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Trustees Expand Nondiscrimination Policy

Board approves budget, policies at June meeting

The Dartmouth Board of Trustees, at its meeting June 8 through 11 in Hanover, expanded the College's nondiscrimination policy, approved operating and capital budgets for the 2007 fiscal year, and reelected three members for additional service.

William H. Neukom '64, who has chaired the board since 2004, was elected for an additional year as chair, and Christine B. Bucklin '84 and Pamela J. Joyner '79 were reelected to four-year terms on the board. Neukom, former chief legal officer for Microsoft Corporation, is chair of the Seattle law firm Preston Gates & Ellis. Bucklin, a resident of Manhattan Beach, Calif., is chief operating officer of Internet Brands, Inc., a leading operator of media and e-commerce sites for "large ticket" consumer purchases, such as cars and mortgages. Joyner, of San Francisco, is the managing partner and founder of Avid Partners, LLC, advising investment managers and private investment groups on investment strategy.

The Dartmouth nondiscrimination policy was expanded to include "gender identity or expression" as prohibited bases for discrimination, and the protection for disabled and Vietnam-era veterans was broadened to bar discrimination based on "military or veteran status" more generally.

Dartmouth joins many corporations, state and city governments, and educational institutions in extending its policy to include gender identity and expression. The College's practice had been to interpret its policy against sex discrimination as covering gender identity and expression, but the explicit inclusion "reinforces Dartmouth's commitment to full equal opportunity and inclusiveness among our students, faculty, staff, and alumni," says President James Wright.

Wright also underscores the importance of the change that affects veterans. "I believed it was important that we broaden the policy to make clear that the College does not discriminate on the basis of an individual's military or veteran status, for Vietnam-era veterans or for any veterans," he says.

In other business, the board approved a fiscal 2007 College (excluding the professional schools) operating budget of $384.9 million, with resources directed primarily to faculty- and student-related priorities, operating costs for new facilities, information technology, and alumni relations and fund-raising. Among the priorities in those areas are:

The trustees also approved an institution-wide capital budget that includes funding in fiscal 2007 for $80.6 million in College-related projects, $24.1 million for real estate development, $20.1 million for Dartmouth Medical School (DMS) facilities, $9.4 million for Tuck School of Business programs, and $3.4 million for Thayer School of Engineering projects. Conceptual plans were presented for the medical school's Translational Research Building and Center for Evaluative Clinical Sciences facility, to be constructed on the Dartmouth-Hitchcock Medical Center campus in Lebanon.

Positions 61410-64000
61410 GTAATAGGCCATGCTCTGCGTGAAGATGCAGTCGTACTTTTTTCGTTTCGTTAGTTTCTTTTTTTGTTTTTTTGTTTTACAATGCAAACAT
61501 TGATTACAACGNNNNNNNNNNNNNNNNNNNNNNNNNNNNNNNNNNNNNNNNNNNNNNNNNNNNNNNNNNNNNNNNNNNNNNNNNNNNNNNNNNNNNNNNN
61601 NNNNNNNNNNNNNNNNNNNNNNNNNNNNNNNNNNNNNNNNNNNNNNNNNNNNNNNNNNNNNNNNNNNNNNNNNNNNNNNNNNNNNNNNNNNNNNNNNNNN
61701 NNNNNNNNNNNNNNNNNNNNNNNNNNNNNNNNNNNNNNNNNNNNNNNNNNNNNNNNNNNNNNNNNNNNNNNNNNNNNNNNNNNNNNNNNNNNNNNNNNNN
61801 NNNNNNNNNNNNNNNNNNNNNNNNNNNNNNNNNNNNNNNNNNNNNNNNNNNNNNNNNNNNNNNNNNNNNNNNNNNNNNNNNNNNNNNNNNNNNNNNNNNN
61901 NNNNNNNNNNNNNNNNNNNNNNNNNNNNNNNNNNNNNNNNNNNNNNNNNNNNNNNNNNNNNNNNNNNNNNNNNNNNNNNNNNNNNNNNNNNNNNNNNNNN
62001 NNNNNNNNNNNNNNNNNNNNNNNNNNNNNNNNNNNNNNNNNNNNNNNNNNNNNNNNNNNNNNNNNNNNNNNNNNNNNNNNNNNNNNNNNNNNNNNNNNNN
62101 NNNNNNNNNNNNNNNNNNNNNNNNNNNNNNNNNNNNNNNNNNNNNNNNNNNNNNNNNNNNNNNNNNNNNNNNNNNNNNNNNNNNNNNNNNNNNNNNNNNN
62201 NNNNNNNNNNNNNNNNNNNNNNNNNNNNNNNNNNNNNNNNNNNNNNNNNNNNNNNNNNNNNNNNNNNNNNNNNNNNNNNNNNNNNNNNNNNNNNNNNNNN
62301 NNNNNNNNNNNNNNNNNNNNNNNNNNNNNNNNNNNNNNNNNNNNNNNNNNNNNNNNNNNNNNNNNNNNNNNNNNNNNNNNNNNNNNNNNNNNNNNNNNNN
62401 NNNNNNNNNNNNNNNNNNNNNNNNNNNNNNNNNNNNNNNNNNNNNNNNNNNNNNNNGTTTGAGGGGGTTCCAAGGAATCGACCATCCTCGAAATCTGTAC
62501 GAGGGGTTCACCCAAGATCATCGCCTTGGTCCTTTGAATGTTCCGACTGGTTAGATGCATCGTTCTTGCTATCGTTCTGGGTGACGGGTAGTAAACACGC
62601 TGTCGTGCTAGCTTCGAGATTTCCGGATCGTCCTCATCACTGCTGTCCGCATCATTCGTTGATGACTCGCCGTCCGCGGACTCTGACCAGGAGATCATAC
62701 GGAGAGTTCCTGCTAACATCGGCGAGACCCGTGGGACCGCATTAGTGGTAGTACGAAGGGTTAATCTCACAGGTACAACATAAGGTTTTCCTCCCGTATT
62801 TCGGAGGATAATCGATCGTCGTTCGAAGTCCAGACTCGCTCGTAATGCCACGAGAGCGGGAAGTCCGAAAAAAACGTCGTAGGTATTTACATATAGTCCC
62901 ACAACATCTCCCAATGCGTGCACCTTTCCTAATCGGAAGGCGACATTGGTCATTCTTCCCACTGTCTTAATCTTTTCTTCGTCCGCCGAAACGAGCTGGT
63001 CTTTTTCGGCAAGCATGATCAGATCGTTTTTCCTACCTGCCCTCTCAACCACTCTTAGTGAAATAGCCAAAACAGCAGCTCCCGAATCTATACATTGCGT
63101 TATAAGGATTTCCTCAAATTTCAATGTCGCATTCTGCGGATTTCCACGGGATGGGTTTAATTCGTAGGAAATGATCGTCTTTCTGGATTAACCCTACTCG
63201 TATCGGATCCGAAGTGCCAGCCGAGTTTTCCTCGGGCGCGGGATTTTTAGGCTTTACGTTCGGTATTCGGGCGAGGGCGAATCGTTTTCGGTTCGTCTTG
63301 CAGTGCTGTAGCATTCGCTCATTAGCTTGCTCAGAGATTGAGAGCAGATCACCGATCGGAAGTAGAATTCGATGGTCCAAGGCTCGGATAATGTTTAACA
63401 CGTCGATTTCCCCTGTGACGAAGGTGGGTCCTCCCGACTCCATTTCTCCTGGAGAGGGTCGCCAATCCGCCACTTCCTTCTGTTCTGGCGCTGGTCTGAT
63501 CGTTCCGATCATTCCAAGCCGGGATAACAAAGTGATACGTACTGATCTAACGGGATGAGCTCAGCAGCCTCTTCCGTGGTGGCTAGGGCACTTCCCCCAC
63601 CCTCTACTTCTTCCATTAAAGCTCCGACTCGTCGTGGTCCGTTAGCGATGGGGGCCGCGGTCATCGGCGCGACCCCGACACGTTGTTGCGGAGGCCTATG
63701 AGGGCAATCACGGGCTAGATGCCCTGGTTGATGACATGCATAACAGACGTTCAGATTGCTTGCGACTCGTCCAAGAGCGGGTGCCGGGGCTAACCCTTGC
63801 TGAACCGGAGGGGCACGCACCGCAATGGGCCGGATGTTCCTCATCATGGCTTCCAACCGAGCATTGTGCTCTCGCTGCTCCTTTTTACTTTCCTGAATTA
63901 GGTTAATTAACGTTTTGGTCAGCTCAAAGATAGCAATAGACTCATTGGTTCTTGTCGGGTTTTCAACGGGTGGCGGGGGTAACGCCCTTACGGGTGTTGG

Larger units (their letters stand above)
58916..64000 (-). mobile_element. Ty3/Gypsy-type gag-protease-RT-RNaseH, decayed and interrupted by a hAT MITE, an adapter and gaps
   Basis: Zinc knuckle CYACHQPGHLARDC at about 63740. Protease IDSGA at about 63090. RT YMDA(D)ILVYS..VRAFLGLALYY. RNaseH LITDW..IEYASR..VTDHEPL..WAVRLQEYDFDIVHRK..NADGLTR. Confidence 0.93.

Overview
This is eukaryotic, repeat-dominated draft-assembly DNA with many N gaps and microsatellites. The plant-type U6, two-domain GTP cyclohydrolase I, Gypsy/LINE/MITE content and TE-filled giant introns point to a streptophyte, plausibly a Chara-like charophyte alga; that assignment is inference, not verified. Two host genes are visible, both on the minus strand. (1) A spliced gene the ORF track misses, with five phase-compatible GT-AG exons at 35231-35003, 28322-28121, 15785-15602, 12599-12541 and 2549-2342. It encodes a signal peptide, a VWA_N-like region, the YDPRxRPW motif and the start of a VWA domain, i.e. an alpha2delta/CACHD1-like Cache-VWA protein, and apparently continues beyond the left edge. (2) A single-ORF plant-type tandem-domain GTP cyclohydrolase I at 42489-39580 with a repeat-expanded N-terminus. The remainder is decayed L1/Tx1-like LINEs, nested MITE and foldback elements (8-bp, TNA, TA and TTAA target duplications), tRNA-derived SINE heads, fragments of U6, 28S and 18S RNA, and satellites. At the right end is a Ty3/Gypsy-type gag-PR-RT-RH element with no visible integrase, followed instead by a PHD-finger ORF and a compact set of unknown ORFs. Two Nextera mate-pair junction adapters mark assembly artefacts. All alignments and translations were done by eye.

Responding to a proposal by DMS for a new curriculum in biomedical science, the board approved a new Ph.D. program in experimental and molecular medicine. The program includes faculty from the pharmacology/toxicology and physiology Ph.D. programs under one umbrella, in addition to new training faculty from clinical departments and the Norris Cotton Cancer Center. The curriculum is designed to strengthen interdisciplinary training for graduate students at the interface of basic science and clinical medicine.

The trustees approved the establishment of the William H. Neukom 1964 Distinguished Professor of Computational Science. The endowed chair, created in conjunction with the launch of the Neukom Institute for Computational Science, will be held initially by Richard Granger Jr., a University of California, Irvine, scientist recently appointed director of the institute (see story).

Following the meeting, the trustees participated in various commencement activities, including Class Day exercises, the Baccalaureate service, various professional school ceremonies, and the main Commencement ceremony.

By WILLIAM WALKER

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Last Updated: 12/17/08